This approach suggests that people should choose work environments that offer the possibility of actualizing their needs, interests, values, and skills. P-E theory predicts that a good match between a person and their work environment will probably lead to worker satisfaction and high productivity. Heterosexism and homophobia in the workplace (environment) creates incongruence and stress within and between the person and environment.

Helpers can use traditional interviews and assessment instruments (i.e. Strong Interest Inventory) to evaluate many of the interests, values, skills, and needs of their gay, lesbian, and bisexual clients. Other "person" issues like things to consider when making decisions about how much to come out in the resume and during interviews are also addressed.

Assessing work environments through traditional means (i.e. Dictionary of Occupational Titles) can help one to understand specific job tasks, career options, requisite training, and job opportunities. However, Gelberg and Chojnacki point out that these resources do not assess workplace heterosexism.

They suggest using two books to assess the level of homophobia and heterosexism in the workplace environment, Cracking the Corporate Closet (Baker et al., 1995) and The 100 Best Companies for Gay Men and Lesbians (Mickens, 1994). These books address whether or not organizations are gay, lesbian, and bisexual-affirmative in terms of antidiscrimination policies, domestic partner benefits, existence of gay, lesbian, and bisexual employee groups, and diversity training.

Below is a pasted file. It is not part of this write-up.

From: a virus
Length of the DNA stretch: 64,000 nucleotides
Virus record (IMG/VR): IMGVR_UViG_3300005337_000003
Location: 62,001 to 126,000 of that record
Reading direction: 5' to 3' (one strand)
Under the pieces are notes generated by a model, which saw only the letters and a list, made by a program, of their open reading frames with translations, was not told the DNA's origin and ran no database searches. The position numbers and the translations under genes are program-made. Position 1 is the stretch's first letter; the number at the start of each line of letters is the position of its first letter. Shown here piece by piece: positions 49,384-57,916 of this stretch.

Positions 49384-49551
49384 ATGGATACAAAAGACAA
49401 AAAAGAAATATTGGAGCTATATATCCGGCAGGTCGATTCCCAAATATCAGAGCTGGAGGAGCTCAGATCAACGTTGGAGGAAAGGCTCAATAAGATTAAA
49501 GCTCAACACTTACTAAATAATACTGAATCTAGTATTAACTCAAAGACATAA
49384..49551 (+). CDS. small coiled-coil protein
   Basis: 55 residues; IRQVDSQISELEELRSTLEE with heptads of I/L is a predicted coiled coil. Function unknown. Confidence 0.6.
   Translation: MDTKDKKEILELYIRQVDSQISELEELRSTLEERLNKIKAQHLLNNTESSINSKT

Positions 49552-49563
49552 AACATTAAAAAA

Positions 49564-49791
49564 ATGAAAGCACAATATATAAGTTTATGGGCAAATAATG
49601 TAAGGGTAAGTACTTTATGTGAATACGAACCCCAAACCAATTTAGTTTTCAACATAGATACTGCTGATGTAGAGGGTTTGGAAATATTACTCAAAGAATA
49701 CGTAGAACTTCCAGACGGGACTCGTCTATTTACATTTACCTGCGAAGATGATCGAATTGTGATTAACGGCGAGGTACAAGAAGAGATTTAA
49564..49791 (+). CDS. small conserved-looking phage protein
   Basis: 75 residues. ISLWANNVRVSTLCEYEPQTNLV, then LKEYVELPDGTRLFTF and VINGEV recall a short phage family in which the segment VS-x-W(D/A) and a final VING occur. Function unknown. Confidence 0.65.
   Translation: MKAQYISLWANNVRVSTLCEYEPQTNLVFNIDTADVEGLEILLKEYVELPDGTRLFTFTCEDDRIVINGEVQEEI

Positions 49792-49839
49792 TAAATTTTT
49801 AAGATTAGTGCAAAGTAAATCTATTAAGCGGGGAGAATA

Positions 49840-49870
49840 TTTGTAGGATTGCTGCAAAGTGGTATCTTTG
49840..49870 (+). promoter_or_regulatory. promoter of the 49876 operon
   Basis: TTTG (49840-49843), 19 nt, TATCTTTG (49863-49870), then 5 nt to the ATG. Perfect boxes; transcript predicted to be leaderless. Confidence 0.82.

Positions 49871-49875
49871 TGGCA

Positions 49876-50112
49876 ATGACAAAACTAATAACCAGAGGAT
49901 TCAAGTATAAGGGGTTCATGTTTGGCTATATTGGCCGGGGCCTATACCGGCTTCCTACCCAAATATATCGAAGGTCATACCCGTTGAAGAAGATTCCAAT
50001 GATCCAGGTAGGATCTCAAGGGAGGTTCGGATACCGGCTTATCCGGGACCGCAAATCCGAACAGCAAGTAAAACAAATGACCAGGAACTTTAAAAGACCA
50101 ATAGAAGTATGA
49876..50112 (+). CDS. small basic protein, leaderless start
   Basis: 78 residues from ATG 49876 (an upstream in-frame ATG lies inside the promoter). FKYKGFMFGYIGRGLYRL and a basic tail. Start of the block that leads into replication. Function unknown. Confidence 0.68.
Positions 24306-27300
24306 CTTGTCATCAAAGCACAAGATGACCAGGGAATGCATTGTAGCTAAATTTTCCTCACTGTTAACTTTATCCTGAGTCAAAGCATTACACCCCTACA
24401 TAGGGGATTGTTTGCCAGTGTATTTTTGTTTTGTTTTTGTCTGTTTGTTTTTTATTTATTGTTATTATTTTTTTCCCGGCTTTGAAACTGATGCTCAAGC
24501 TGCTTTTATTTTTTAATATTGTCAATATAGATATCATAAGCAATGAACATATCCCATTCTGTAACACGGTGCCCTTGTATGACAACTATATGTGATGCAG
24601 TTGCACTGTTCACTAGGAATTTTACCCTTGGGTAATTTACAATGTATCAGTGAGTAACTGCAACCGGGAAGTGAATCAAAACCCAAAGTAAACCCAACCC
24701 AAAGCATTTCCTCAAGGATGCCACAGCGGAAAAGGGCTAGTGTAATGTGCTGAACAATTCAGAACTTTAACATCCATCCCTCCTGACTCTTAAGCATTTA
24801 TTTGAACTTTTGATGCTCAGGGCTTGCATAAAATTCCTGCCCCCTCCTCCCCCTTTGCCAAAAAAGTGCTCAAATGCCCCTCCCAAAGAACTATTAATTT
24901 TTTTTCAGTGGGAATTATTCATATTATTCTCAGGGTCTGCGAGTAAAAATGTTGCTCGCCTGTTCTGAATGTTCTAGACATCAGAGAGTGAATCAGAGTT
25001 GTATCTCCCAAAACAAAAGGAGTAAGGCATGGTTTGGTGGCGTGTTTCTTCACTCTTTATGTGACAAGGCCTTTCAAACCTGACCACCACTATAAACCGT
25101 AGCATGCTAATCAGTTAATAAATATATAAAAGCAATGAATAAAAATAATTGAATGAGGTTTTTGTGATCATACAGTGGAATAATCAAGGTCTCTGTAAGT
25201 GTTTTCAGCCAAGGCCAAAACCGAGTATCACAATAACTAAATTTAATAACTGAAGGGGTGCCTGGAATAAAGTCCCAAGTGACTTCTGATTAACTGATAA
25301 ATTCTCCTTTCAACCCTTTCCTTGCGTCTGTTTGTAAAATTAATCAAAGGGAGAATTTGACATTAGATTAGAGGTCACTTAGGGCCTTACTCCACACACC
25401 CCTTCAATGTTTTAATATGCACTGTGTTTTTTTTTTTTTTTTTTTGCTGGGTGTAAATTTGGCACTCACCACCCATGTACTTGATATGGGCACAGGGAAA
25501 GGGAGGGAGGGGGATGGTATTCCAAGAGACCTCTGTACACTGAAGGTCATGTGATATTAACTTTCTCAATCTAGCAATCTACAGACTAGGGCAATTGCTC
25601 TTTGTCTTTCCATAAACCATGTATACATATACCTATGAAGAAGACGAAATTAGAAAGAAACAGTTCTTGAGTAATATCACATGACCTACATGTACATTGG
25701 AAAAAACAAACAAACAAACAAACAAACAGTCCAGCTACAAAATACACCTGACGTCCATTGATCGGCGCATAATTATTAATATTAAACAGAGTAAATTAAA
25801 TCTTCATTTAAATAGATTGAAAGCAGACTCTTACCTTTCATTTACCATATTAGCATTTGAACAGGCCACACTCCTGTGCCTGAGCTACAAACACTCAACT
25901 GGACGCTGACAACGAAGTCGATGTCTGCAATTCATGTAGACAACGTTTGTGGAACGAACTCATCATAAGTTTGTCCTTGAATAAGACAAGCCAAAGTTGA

Gelberg and Chojnacki also suggest networking and informational interviewing with members of gay, lesbian, and bisexual professional organizations to find out how companies respond to gay, lesbian, and bisexual issues. They point out that an added benefit to informational interviewing is the ability to learn about subtle workplace intolerances (i.e. whether or not homophobic jokes are made and tolerated at the workplace).

Gelberg and Chojnacki suggest that gay, lesbian, and bisexual-affirmative counseling is necessary to help their gay, lesbian, and bisexual clients deal with conflicts arising from the homophobic work environment and/or to help them choose work environments that are gay, lesbian, and bisexual friendly.